The States' Role in Environmental Protection: The Debate Over
Almost all federal environmental laws divide the job of controlling pollution
between the federal government and the states. Some laws, like the Clean Air
Act, require the federal government to set the standards that sources of pollution
must meet and tell the states to find a way to meet the standards. Under other
statutes, such as the Clean Water.
How the states and the federal government divide
the job of protecting public health and the environment.
Act and the Resource Conservation and Recovery Act (dealing with hazardous
waste), the federal government sets requirements for polluters and then allows
states the option of running the day-to-day regulatory programs that implement
these requirements. In this system, for example, states write pollution permits
and bring enforcement actions against violators. The states are always free
to adopt more stringent regulatory requirements if they wish to do so. But
no state program can adopt less stringent requirements. If, in the course of
running its pollution control program, a state falls significantly short of
the benchmarks established by EPA, EPA can withdraw the state’s authority to
run the pollution program, and instead run the program itself. (In bureaucratic
parlance, this action is called the withdrawal of EPA’s “delegation” of authority.)
When Congress passed the major federal environmental statutes, it embraced
a strong federal role in pollution control because:
- uniform national standards crafted by the nation’s “best and brightest”
technical experts are efficient, avoiding the need to reinvent the wheel 50
- all citizens should receive equal protection;
- businesses should compete on a level playing field;
- states would avoid a “race to the bottom” in competing for new industries;
- pollution does not stop short at state lines and, in many places, strong
federal laws are the only way to control so-called “transboundary pollution.”
At the same time, Congress understood that many states might prefer to run
their own regulatory programs rather than having the federal government step
in. The combination of federal and state powers described above – known as
“cooperative federalism” – was the compromise resulting from the desire to maintain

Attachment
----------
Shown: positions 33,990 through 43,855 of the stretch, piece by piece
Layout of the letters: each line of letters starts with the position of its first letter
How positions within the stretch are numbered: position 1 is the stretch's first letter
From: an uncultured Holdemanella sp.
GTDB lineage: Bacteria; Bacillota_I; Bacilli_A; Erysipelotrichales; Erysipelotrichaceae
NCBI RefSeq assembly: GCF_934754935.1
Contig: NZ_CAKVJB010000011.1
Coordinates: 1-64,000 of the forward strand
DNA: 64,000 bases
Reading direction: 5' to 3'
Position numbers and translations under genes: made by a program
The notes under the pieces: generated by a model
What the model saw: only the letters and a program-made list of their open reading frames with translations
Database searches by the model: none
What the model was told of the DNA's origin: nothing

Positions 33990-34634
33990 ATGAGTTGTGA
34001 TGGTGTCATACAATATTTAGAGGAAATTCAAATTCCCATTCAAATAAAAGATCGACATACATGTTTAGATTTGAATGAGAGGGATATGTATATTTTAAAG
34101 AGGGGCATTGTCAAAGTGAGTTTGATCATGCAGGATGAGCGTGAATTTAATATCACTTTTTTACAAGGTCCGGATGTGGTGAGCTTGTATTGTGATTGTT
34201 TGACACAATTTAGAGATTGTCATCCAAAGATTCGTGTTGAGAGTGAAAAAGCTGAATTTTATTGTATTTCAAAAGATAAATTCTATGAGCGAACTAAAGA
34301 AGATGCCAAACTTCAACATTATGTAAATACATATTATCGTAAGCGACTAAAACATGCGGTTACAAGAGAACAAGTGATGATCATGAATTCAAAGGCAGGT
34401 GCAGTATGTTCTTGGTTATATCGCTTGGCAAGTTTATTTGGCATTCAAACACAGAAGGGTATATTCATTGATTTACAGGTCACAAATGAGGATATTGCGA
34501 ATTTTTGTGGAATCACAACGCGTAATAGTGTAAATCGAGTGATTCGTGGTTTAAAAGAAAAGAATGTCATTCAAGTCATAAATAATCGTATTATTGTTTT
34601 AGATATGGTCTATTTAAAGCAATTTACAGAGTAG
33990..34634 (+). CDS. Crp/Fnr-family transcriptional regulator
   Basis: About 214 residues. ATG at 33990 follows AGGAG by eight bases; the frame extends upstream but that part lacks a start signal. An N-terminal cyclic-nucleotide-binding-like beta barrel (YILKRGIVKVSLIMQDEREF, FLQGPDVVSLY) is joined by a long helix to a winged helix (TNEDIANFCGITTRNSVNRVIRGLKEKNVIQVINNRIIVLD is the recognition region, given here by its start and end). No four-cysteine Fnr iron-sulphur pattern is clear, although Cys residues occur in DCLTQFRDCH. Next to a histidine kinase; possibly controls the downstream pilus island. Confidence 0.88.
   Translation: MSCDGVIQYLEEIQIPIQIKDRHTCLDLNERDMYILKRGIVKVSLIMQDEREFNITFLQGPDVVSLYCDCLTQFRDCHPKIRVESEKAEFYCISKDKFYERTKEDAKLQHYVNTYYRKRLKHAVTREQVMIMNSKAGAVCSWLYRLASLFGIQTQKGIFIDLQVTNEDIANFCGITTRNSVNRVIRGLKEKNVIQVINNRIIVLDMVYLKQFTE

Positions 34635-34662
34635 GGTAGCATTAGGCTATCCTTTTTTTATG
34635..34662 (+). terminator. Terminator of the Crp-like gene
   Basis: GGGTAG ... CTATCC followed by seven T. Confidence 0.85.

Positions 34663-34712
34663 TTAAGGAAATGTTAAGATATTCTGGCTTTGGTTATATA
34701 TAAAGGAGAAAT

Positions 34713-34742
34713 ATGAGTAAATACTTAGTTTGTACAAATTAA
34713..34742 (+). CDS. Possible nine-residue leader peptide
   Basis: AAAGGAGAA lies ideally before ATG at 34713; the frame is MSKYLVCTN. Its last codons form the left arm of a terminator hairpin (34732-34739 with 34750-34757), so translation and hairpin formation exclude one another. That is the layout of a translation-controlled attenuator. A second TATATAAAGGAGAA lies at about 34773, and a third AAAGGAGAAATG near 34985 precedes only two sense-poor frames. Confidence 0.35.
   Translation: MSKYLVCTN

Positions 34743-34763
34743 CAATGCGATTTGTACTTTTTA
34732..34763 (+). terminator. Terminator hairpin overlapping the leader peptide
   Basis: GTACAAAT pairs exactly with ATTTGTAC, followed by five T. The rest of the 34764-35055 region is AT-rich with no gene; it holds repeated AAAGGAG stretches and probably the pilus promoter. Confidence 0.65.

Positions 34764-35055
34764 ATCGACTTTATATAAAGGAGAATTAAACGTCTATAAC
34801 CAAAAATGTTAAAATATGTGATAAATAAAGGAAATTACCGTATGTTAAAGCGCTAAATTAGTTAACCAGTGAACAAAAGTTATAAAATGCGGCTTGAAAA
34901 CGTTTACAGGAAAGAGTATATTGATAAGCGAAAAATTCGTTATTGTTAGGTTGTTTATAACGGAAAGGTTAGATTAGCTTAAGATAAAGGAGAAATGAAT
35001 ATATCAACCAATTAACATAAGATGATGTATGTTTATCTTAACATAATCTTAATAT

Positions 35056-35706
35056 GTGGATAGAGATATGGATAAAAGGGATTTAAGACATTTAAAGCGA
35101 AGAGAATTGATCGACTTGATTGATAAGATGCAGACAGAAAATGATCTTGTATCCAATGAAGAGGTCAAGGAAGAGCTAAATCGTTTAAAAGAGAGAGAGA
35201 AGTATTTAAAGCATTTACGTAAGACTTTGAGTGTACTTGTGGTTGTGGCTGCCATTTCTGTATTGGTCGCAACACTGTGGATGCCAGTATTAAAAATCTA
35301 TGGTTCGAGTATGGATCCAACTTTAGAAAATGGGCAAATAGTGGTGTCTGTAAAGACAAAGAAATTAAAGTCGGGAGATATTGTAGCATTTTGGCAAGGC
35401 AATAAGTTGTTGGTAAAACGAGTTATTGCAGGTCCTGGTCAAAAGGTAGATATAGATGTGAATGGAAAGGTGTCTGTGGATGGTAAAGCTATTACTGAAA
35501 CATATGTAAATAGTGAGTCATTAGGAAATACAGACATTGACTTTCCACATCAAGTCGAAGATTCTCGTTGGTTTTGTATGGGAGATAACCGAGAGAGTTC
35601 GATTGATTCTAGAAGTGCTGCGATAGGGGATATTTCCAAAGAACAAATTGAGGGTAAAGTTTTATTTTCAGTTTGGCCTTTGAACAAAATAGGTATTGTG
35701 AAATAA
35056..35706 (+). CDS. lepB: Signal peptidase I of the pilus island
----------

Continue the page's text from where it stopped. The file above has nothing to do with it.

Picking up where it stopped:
a strong federal role in pollution control while at the same time giving the
states the opportunity to implement these national programs.
What People Are Fighting About
State environmental agencies are increasingly starved for resources, making
it difficult or even impossible to carry out their federal statutory mandates.
Some states lack not only resources but the political will to police local industries
who threaten to move elsewhere if the regulatory climate is not “friendly” to
business. EPA also suffers from limited resources and a failure of political
will, and has withdrawn or threatened to withdraw state delegations on only
a handful of occasions.
What’s At Stake
- Get equal protection no matter who we are or where we live
- National law is enforced at the local level
Many states resent their federal partner, engaging in open rebellion against
the “unfunded mandates” that are imposed on them by federal authorities. Business
lobbyists have persuaded legislatures in over half the states to pass laws prohibiting
state regulators from imposing requirements than are any stricter than the federal
requirements, making federal requirements the ceiling -- not the floor -- of
environmental protection. States and regulated industries also argue that “one-size-fits-all”
regulation saps the economy. They bristle at tough national standards and fight
to tailor regulations so they apply to “local conditions.”
Obviously, states differ in their approach to environmental protection. Some
do an outstanding job on specific programs – better, even, than the federal
EPA. Other states are dreadfully deficient. The result is that their citizens
are exposed to far higher levels of harmful pollutants than the federal government
deems safe. Many have reported that states try to attract business by offering
to relax environmental protections. Powerful corporate interests are more likely
to capture weak state bureaucracies than they are to capture even a weakened
central, federal agency.
Equally as troubling, EPA has never made an effort to gather data or develop
a template for the amount of resources states must commit to the implementation
of federally-delegated programs. The Agency does not have reliable information
about the size of state budgets for such programs, and passively accepts the
fact that such budgets are most often a product of a wide range of factors (e.g.,
population, economic health, local politics) that have absolutely nothing to
do with the regulatory burden (e.g., number of regulated facilities, scope and
depth of pollution problems, presence of nationally treasured natural resources)
the state must support. Without such information, EPA cannot explain to the